7th course: “Waygu beef” – Our final primary savory course was expertly cooked (likely sous vide style) waygu beef. If you like your beef ultra-rare, as I do, then this was nirvana. In fact, I would have been fine with just a few ounces of that succulent cow, but then I would have missed the invigorating parsley puree that lightened the dish and the crispy fried brussel sprouts that added a good earthy crunch. But what’s this? Little orange gems? I bite into one and what can only be described as “the taste of the ocean” burst across my palate. Shad roe, one of the culinary signs that spring is upon us, are the eggs of river herrings (source: Wikipedia). Perhaps I’m reading too much into it, but this seemed to be a sort of surf-and-turf. In between bites of minerally, rich waygu beef would be lustrous pops of ocean cleanness. Oh, and I forgot to mention that a good shaving a black truffles were sprinkled in just to seal the deal (Truffle counter is up to 3 courses)

8th course: “Beer and Cheese” – Chimay monks, normally known for their beers, also happen to make excellent cheese. Instead of washing the rind of the cheese with salt, they use beer. This cheese was melted into a fondue and filled into a croquette-sized pretzel ball. Chimay beer foam and a mustard crisp completed the reinterpreted version of this classic flavor combination.

9th course: “Celery root custard, white chocolate, banana” – It seems only fitting that in a meal full of sweet savories, we end on a savory sweet. In the center of a bowl lay firm textured, yet incredibly creamy custard. It has the consistency of a well-made flan. By itself, the custard had a strong celery taste with a unique saltiness, which proved a perfect match for the sweet sous vide banana, white chocolate mouse, and salted caramel sauce. Again, everything seemed to go together despite what my preconceptions taught me.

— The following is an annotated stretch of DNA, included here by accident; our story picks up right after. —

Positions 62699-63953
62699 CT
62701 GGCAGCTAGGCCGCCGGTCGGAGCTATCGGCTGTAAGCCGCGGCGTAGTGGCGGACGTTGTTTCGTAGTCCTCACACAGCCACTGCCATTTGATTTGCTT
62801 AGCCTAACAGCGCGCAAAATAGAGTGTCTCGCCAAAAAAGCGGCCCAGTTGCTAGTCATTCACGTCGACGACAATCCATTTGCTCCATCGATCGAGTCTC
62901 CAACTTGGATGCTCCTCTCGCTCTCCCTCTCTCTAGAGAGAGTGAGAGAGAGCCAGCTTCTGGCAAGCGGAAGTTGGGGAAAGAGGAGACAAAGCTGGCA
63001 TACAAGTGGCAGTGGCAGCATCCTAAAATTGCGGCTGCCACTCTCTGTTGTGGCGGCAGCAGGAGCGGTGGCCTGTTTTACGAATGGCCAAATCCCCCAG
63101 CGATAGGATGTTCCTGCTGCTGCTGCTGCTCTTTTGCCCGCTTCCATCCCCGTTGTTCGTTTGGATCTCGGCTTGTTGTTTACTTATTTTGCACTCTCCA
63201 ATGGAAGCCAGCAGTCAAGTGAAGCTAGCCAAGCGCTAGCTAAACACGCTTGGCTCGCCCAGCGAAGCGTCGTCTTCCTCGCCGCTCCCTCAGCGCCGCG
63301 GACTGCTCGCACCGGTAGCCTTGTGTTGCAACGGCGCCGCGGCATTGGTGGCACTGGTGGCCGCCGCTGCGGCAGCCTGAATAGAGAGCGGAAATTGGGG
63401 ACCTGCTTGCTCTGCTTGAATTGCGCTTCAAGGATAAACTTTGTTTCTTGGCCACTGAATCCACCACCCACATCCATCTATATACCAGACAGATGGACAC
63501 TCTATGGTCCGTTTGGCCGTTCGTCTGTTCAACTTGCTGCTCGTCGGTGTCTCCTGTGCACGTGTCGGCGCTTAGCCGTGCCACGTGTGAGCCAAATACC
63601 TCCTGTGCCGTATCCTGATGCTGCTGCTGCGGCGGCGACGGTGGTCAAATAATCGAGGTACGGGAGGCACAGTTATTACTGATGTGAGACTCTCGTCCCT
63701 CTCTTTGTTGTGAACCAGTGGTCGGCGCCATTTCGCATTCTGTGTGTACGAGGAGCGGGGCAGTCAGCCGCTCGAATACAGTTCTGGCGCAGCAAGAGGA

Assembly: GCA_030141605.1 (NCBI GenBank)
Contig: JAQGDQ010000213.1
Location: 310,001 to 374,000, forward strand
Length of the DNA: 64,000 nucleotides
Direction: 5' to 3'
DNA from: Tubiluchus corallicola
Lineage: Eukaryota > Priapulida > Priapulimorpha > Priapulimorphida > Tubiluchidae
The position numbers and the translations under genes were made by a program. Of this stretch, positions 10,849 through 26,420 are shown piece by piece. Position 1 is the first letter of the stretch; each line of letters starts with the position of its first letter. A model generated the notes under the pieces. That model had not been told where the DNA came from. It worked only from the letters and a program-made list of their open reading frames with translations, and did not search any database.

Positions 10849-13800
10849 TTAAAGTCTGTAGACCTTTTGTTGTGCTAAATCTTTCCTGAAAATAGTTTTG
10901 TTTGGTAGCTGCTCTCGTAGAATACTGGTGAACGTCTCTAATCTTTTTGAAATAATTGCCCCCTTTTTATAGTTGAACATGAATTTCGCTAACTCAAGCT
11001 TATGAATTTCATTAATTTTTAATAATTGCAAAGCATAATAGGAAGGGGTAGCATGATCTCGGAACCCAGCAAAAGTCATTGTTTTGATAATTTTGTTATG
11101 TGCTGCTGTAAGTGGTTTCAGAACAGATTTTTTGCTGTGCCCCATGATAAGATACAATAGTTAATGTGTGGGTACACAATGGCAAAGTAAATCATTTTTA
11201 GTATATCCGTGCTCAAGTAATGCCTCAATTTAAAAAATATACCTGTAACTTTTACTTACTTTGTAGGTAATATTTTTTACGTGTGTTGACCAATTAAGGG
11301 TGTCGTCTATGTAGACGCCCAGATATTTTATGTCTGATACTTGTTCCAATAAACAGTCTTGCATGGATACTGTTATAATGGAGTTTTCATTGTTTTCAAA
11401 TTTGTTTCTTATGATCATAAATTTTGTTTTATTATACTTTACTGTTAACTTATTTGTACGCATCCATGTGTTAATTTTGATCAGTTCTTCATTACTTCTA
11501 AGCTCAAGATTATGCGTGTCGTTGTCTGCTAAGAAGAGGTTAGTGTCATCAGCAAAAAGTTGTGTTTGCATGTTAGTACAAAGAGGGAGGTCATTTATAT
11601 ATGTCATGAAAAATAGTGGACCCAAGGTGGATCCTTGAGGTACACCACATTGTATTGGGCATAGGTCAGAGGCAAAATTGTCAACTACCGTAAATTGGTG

As the pizza deliveryman left the restaurant completed his journey, I wondered if it wasn’t some half-hearted jab by fate of what our night could have been. I’ll probably never know why I called back the day before, let alone how I was able to obtain a reservation, but I didn’t much care anymore. During our entire 3-hours of dining, the service was excellent and attentive. No, there wasn’t any bread service, and, yes, we ate 4-star food to the sultry sounds of Tupac and death metal, face-melting guitar riffs. But the passion of the chefs was evident in their hospitality and genuine thanks to our dining with them that evening. Never before has a restaurant experience felt so much like dining in the chef’s home. In the words of Chef Michael Carlson, “We cook the food we want to eat in an environment we want to eat it in.” And thank goodness, because the restaurant world is all the better for it.

**More to come in the next few days!**

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  1. Great report - looking forward to future installments!

    1. Nicely done - you need pictures if only so I can see what the hell "Bottarga, chocolate, polenta" looks like - sounds amazing.

      The entire experience (layout, music, obscure reservations system, and even desserts) sound very akin to Ko.

      Look forward to further reviews.

      22 Replies
      1. re: uhockey